For Jane was neither an enthusiastic, nor even sympathetic, agony aunt. She had always regarded the Post's problem page - she still did - with something close to contempt. 'But here I am - in AGONY,' she muttered. She longed for some anaesthetic to ease the pain. But 'Ask Jane' was undeniably popular; more importantly, it paid the bills. Because for two years Gavin hadn't earned a penny, having given up his job in the City to write. He'd been 'trouble shooter' at Debit Suisse. 'But I'm the real trouble-shooter now,' thought Jane. And it sometimes amused her to think that Gavin's literary career was subsidised by the co-dependent, the abandoned and the bald. Jane had been a journalist for ten years; but her spell as an agony aunt had never featured on the imagined trajectory of her career. She had visualised a seamless progression from the diary to the news desk, to signed interviews, to glamourous features (with photo byline) and thence to some highly visible - and frequently controversial - column in some respected broadsheet. Her readers would gasp at her erudition. No subject would elude her grasp. She would pontificate on Britain's entry to the Euro, on drugs and welfare and defence. Her trenchant opinions would be regurgitated at lively dinner parties in Islington and Notting Hill. She would be invited to appear on 'Newsnight', on 'Today' and 'Question Time'. Instead, she found herself dealing with premature ejaculation, nasty neighbours, infidelity, impotence and debt. This unexpected professional detour had happened entirely by chance. Two and a half years previously Jane had been doing a reporting shift on the news desk of the Sunday Post. As she put the finishing touches to what she thought was a rather good profile of Cherie Blair, she noticed a sudden commotion. People were running. Doors were slamming An atmosphere of tension and panic prevailed. Enid Smugg, the Post's ancient but hugely popular agony aunt, had gone face down in the trifle at lunch. Before Enid's stiffening body had even been stretchered out of the building, Jane had been deputed to complete her page. Keen, above all, to appear willing, she had gritted her teeth and agreed; and despite her lack of experience, or even natural sympathy, she'd acquitted herself pretty well. Too well, she now realised bitterly, because she'd been stuck in the job ever since. Still, forty grand was good money, she reminded herself, and God knows they needed the cash. Their flat in Regent's Park was gorgeous, but the mortgage on it was vast. But Jane adored her husband, Gavin - 'Gorgeous Gav' - and she believed that his boat would come in. Moreover, she was secretly quite happy to be the bread-winner - it placed Gavin firmly in her debt. And she especially like the fact that he no longer went to work. Jane had been to Gavin's office a few times and had been disconcerted and demoralised by the sight of so many sweet-faced, lithe-limbed blondes. For Jane was a very plain Jane - tall, big-boned and rather flat-faced, and she knew she'd married out of her league. She quite liked having her handsome husband safely at home, out of harm - and temptation's - way. But above all she luxuriated in the knowledge that it was her professional sacrifice which enabled him to write. He'd probably dedicate his book to her she mused contentedly. When it was published. Which it would be, quite soon, The phone would ring one day and it would be an editor from HarperCollins or Faber, begging Gavin to let them publish his Intergalactic thriller, 'Star-Quake!' Jane had to admit that Gav's books weren't quite her thing. But then she'd never really been a Sci-Fi fan. Gavin was an avid amateur astronomer and aimed to become the new Arthur C. Clarke. Jane had a sudden, happy vision of them attending the Royal Premiere of 'Star-Quake!' in Leicester Square. There they were, standing next to Nicholas Cage and Michelle Pfeiffer in the line-up to meet Prince Charles. Gavin had not yet allowed Jane to see his manuscript. But a few nights before, when he'd left for his astronomy evening class, she'd gone into his study and sneaked a look. She'd found the story a little hard to follow, with its huge floating aliens, and exploding supernovas and fur-clad talking snakes. But still, it was genre fiction, Jane reasoned, and there was a huge market for that. In any case, she supported Gavin unquestioningly, because she adored him. She always had. That's why she was prepared to be 'in agony' as she jokingly put it - so that Gav could fulfil his dream. And at least - and thank God for this - none of her friends knew that 'Ask Jane' was her. For she had resolutely refused to have her surname or her photo on the page. 'Got a Problem? Ask Jane', it announced above a photo of a disembodied - and clearly female - ear. Jane had assumed, when she first started doing the agony column, that her stewardship of it would be short-lived. She'd imagined that before long some celebrity would be hired to take over, or some famously humiliated political wife. For a while there'd been talk of Trisha from daytime telly, and even Carol Vordeman. But weeks had gone by, then months and here Jane still was, over two years on. But not for much longer, she thought to herself happily, because soon Gavin's writing career would take off. 'You're my rock, Jane,' he'd say with a smile which made her heart swell and tears prick the back of her eyes. 'You're my asteroid - no, my shooting star.' Well, she certainly shot from the hip. Or rather, from the lip. But that's why people wrote to her. They wanted firm, robust advice. She turned back to the day's bundle of letters with a weary, regretful sigh. Christ, it was tedious - and it wasn't as though any of the problems were NEW. She had long since covered every conceivable dilemma - low libido, domestic violence, bad breath, bereavement and debt. Pregnancy, both wanted and unwanted - nasty neighbours and thinning hair. She'd helped Divorcing of Dagenham, Paranoid of Petersham, and Borderline Bulimic of Bath.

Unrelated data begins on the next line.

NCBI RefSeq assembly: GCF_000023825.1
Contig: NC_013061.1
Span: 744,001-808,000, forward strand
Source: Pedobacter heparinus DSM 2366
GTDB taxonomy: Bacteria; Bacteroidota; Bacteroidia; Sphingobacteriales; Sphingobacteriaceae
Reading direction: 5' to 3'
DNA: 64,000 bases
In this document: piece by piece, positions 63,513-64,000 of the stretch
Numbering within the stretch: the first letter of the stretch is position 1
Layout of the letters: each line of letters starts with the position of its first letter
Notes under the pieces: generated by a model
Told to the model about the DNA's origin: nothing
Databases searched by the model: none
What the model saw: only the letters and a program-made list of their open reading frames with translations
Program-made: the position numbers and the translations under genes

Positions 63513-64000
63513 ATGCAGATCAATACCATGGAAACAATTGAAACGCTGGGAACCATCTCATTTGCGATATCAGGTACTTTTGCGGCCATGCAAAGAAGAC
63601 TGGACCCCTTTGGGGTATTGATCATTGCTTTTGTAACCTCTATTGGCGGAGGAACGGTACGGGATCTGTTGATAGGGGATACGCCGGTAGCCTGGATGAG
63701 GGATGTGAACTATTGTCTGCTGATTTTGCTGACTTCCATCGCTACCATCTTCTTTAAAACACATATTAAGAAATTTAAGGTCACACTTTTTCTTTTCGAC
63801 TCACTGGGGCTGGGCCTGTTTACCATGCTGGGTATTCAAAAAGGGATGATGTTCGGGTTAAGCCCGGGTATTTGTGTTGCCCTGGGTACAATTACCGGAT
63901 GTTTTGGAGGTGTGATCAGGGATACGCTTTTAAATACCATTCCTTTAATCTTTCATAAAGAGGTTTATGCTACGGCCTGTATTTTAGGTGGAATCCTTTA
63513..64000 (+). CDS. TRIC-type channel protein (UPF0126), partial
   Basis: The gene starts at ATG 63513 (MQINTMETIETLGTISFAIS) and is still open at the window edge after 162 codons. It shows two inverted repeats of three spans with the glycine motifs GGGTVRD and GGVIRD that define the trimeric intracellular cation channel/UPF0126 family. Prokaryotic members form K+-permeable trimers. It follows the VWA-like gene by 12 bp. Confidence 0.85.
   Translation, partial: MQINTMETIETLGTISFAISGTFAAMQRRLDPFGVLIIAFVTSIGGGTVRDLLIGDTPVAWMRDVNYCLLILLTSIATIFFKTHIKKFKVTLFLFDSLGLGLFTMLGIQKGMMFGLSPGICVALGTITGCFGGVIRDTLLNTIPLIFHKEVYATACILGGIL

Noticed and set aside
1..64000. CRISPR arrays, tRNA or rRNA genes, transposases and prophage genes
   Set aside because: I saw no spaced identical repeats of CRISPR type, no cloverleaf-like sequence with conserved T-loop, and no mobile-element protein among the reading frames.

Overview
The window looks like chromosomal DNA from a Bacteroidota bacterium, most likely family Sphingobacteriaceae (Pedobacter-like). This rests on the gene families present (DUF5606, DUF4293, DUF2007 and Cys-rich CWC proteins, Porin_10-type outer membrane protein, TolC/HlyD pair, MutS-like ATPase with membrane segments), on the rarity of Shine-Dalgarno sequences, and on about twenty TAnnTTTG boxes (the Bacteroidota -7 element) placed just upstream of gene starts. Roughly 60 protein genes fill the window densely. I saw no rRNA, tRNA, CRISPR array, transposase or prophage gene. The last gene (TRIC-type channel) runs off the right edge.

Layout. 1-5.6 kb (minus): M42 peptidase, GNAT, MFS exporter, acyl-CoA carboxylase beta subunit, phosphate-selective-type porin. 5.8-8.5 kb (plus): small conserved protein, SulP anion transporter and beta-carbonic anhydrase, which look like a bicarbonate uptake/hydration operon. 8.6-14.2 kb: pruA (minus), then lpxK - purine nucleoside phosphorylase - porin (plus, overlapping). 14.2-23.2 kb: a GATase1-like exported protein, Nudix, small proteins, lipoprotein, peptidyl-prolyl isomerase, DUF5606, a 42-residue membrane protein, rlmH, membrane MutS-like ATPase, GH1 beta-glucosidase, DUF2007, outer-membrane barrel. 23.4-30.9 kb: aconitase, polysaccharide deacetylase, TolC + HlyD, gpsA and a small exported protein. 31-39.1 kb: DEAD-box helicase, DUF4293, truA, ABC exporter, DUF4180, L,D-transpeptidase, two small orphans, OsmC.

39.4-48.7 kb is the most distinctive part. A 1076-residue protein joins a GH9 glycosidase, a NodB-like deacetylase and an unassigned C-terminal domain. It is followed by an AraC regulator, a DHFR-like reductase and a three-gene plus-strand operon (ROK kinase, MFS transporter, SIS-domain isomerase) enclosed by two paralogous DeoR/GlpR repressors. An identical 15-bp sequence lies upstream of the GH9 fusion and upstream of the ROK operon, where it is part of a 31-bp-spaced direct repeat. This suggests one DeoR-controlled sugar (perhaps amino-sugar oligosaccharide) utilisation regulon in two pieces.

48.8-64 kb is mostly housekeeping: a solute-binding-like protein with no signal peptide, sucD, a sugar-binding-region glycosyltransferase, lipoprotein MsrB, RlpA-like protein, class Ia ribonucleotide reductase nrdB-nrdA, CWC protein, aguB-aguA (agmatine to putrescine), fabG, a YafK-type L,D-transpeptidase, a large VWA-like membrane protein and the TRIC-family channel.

'Who have we got today?' she muttered. 'Phobic of Finchley? Suicidal of Solihull? Jealous of Jupiter would make a nice change,' she added sardonically, 'or maybe Miserable of Mars.' Jane never felt guilty about her lack of sympathy for her readers. If these people wanted lovely, 'mumsy' kind Clare Rayner, then they could damn well write to her instead. But 'kind' simply wasn't Jane's style. Her advice was uncompromisingly tough. She prided herself on being as sharp and to the point as an assassin's blade. Oh yes, Jane like to tell it straight, She didn't mess about. First off was Sandra from Suffolk. Not getting on well with her husband's mum.